Can be used, unless decorated
with a metal trim.
Can be used to warm foods or
liquids. Delicate glass may break
or crack if heated suddenly.
Regular glass is too thin to be
used in a microwave, and can
May cause arcing or fire.
May cause arcing or fire.
For short cooking times and
warming. Also to absorb excess
Do not use recycled paper towels,
which may contain metal and may
catch fire or cause arcing.
Can be used if heat-resistant
thermoplastic. Some plastics
may warp or discolor at high
temperatures. Do not use
Can be used to retain moisture.
Avoid wrapping the food too
tightly. Take care when removing
the film as hot steam will escape.
Only if boilable or oven-proof.
Should not be airtight. Pierce with
a fork if necessary.
Can be used to retain moisture
and prevent spattering.
Use only those marked
"Microwave-safe" and follow the
directions. Check the temperature
in several places. You can use
conventional thermometers once
the food has been removed from
Use only for short-term heating,
as these materials can be
: Recommended to use
: Use with Caution
: Unsafe to use / Do not use
Microwave energy actually penetrates food,
attracted and absorbed by the water, fat and
sugar in the food. The microwaves cause the
molecules in the food to move rapidly. The rapid
movement of these molecules creates friction
and the resulting heat cooks the food.
GENERAL MICROWAVE TIPS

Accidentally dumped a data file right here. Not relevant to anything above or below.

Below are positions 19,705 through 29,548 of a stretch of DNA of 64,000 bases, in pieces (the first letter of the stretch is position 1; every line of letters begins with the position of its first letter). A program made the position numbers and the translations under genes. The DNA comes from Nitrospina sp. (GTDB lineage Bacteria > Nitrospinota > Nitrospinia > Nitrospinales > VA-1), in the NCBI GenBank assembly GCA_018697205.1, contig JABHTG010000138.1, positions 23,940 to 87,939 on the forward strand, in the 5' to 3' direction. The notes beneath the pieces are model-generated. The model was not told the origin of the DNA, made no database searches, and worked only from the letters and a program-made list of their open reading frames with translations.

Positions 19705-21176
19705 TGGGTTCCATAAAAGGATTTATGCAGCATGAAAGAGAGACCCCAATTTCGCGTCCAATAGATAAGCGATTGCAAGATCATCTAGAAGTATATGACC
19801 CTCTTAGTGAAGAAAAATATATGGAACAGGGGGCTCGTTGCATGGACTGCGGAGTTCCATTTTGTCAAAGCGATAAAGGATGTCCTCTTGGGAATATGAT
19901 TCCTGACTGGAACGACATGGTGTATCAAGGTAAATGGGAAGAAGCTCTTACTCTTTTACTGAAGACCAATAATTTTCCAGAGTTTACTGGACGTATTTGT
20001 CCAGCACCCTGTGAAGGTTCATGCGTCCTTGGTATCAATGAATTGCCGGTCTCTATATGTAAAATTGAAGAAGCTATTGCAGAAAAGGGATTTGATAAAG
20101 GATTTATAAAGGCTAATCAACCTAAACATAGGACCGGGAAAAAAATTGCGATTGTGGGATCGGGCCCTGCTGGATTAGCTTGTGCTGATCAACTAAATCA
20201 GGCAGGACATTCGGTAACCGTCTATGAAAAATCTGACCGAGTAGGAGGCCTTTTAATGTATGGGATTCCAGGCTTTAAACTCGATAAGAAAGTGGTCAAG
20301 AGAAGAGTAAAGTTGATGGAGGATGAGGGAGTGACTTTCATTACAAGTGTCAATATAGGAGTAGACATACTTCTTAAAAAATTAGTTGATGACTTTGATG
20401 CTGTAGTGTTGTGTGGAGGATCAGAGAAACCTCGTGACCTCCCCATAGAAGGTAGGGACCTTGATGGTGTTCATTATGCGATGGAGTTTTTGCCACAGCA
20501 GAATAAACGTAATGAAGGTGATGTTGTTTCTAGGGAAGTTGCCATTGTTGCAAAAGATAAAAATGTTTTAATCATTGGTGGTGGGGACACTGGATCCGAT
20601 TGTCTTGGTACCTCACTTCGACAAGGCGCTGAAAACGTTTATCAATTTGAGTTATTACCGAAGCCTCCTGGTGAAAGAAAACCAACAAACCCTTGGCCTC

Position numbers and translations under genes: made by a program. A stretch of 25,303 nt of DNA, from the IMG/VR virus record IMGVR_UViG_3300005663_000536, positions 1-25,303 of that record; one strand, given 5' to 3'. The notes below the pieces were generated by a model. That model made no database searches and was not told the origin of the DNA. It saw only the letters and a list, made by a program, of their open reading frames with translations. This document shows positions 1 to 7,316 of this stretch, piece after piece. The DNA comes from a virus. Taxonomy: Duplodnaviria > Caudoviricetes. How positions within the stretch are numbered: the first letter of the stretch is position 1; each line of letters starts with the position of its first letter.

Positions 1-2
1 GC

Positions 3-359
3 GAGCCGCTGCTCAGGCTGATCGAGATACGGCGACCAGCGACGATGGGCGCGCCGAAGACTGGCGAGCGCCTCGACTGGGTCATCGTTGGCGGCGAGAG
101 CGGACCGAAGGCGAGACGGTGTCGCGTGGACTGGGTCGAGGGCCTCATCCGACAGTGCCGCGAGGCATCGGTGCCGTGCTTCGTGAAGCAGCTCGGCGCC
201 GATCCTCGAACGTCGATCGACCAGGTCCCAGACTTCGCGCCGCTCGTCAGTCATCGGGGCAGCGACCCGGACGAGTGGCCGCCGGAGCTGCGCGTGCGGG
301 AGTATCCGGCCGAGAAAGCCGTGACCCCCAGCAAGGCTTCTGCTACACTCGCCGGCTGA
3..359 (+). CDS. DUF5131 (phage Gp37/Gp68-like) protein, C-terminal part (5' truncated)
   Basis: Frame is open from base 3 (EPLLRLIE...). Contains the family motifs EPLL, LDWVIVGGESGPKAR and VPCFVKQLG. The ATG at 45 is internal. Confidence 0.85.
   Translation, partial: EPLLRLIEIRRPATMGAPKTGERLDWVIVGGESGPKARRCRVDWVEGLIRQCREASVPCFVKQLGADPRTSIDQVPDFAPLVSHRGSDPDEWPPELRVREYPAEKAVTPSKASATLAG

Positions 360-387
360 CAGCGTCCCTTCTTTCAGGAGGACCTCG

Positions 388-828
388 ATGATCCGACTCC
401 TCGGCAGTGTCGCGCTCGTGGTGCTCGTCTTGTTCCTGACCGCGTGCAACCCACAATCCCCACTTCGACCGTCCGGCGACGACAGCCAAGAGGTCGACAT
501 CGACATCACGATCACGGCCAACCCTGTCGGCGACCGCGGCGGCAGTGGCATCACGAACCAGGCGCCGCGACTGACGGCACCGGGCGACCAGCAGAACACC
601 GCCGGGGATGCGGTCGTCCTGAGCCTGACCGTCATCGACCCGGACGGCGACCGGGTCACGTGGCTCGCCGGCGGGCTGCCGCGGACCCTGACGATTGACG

Dense foods, such as potatoes, take longer to heat than
lighter foods. Foods with a delicate texture should be
heated at a low power level to avoid becoming tough.
Foods with a non-porous skin such as potatoes or hot
dogs, should be pierced to prevent bursting.
Putting heating oil or fat in the microwave is not
recommended. Fat and oil can suddenly boil over and
cause severe burns.
Some ingredients heat faster than others. For example,
the jelly in the jelly doughnut will be hotter than the dough.
Keep this in mind to avoid burns.
The altitude and the type of cookware you are using
can affect the cooking time. When trying a new recipe,
use the minimum cooking time and check the food
occasionally to prevent overcooking.
Home canning in the microwave oven is not
recommended because not all harmful bacteria may be
destroyed by the microwave heating process.
Although microwaves do not heat the cookware, the heat
from the food is often transferred to the cookware. Always
use pot holders when removing food from the microwave
and instruct children to do the same.
Making candy in the microwave is not recommended as
candy can be heated to very high temperatures. Keep this
in mind to avoid injury.
If the oven is set to cook for more than 25 minutes, it
will automatically adjust to 70 percent power after 25
minutes to avoid overcooking.
Open the microwave door and stir foods such as
casseroles and vegetables occasionally while cooking
to distribute heat evenly. Food at the outside of the dish
absorbs more energy and heats more quickly, so stir
from the outside towards the center. The oven will turn off
when you open the door to stir your food.
Arrange unevenly shaped foods, such as chicken pieces
or chops, with the thicker, meatier parts toward the
outside of the turntable where they can receive more
microwave energy. To prevent overcooking, place thin or
delicate parts towards the center of the turntable.
Shield food with narrow strips of aluminum foil to prevent
overcooking. Areas that need shielding include poultry
wing-tips, the ends of poultry legs, and corners of square
baking dishes. Use only small amounts of aluminum foil.
Larger amounts can damage your oven.
cooking guide _17